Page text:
Virginia Towing Operator Spent Thousands to Lobby Against Regulations

Advanced Towing has repeatedly been accused of predatory practices

The owner of one of Northern Virginia's largest towing companies spent several thousand dollars to try to stave off a veto by Gov. Terry McAuliffe on legislation loosening towing regulations, newly filed lobbying and campaign finance records show.

John O'Neill, the owner of Advanced Towing, hired two of McAuliffe's longtime friends as lobbyists for $5,000 each and made a $1,500 campaign contribution to a Democratic state senator who initially opposed the bill but who McAuliffe said was later a key advocate in convincing him to sign it.

Those involved, including McAuliffe, said O'Neill's spending was pointless, as it was a full-court press by Democratic senators and the business community that convinced the governor to back the bill.

Advanced Towing is the dominant towing company in Arlington County and has frequently been the subject of unflattering reports of its business practices. News4 reported that the company was the subject of 155 complaints to police from 2012 to 2014.

The company was in the news in April 2015 after ESPN reporter Britt McHenry was caught on video berating an Advanced Towing employee after McHenry's car was towed.

Last year the Arlington County Board of Supervisors approved new rules designed to crack down on what supporters said were "predatory'' practices by towing companies. The most significant change was that businesses would have to approve each individual tow during business hours rather than giving towing companies blanket authorization, a change known as the "second signature'' provision.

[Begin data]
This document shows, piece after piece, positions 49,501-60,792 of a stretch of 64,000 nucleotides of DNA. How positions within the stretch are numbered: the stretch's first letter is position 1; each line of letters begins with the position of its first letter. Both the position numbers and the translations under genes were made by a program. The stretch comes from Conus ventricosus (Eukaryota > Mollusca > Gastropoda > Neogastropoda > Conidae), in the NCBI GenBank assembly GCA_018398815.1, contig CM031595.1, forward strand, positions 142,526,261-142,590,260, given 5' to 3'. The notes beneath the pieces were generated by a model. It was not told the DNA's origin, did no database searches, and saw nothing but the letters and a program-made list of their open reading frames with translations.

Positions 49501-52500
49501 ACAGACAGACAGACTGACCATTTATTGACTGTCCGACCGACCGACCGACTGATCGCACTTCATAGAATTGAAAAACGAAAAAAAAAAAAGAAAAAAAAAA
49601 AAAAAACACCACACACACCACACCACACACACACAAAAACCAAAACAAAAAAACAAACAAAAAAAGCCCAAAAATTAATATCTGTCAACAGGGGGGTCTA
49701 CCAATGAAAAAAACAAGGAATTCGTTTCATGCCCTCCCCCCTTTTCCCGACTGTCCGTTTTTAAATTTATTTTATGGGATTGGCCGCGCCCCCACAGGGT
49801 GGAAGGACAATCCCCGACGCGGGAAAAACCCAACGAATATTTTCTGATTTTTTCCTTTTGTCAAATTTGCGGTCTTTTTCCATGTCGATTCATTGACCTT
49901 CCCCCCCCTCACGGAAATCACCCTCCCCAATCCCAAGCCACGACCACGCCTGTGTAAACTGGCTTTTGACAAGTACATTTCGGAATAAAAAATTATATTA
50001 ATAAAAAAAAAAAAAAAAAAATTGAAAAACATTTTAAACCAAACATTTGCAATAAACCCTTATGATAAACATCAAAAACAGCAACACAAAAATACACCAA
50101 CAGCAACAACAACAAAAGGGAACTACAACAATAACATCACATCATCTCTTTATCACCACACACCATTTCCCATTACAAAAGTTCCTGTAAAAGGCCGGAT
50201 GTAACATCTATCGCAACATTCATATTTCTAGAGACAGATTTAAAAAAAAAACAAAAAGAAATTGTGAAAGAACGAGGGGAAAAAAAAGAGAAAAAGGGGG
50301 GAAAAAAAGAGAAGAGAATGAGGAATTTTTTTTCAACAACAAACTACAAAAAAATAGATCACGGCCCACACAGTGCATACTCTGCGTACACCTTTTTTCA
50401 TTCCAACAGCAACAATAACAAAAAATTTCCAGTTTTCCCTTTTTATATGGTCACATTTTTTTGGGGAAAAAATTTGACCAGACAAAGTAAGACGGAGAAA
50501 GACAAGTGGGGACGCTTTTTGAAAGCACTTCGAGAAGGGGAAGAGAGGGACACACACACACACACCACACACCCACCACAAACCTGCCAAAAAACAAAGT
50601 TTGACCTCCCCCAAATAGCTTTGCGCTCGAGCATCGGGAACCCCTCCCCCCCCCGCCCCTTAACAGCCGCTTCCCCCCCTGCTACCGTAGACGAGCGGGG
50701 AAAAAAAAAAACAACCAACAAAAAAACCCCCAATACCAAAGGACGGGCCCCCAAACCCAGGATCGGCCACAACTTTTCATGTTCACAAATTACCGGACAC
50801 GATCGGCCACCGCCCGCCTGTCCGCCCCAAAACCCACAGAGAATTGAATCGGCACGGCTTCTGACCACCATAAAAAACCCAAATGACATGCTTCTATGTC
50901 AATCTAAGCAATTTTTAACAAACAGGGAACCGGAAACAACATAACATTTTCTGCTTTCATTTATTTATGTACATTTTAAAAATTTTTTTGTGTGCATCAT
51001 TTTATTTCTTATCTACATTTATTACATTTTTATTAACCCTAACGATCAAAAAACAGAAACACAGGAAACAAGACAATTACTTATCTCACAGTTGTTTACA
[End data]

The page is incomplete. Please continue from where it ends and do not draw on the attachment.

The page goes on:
Arlington is a dense urban area where parking spots are costly and often hard to come by. 

Advanced Towing has repeatedly been accused of predatory practices. Drivers say they leave their vehicles for a moment to go into a store or use an ATM, and their cars disappear.

In one case, a man says the company caused $1,200 worth of damage to his car when Advanced Towing hauled it away, even though he had a valid parking pass. In another case, a father says he ran into CVS and left his children, age 17 and 7, in the car, only to have an Advanced Towing truck hook it up to a tow truck with the children inside. They stopped when the little boy started shouting.

Opponents of the new law said the spending highlights how businesses with deep pockets are often at an advantage politically in Virginia, which has a virtually nonexistent consumer protection lobby.

"I wish there was a stronger voice for consumers in the Commonwealth and ultimately was disappointed that we couldn't hold the line on the nominal protections we had,'' said Jay Fisette, an Arlington County Board member who championed the stricter regulations on towing.

The county passed its new rules late last year over the objections of the towing industry, and members of the business community. The Arlington Chamber of Commerce said the provision was a "burdensome regulation'' that would hurt business owners while doing nothing to solve the county's parking shortage.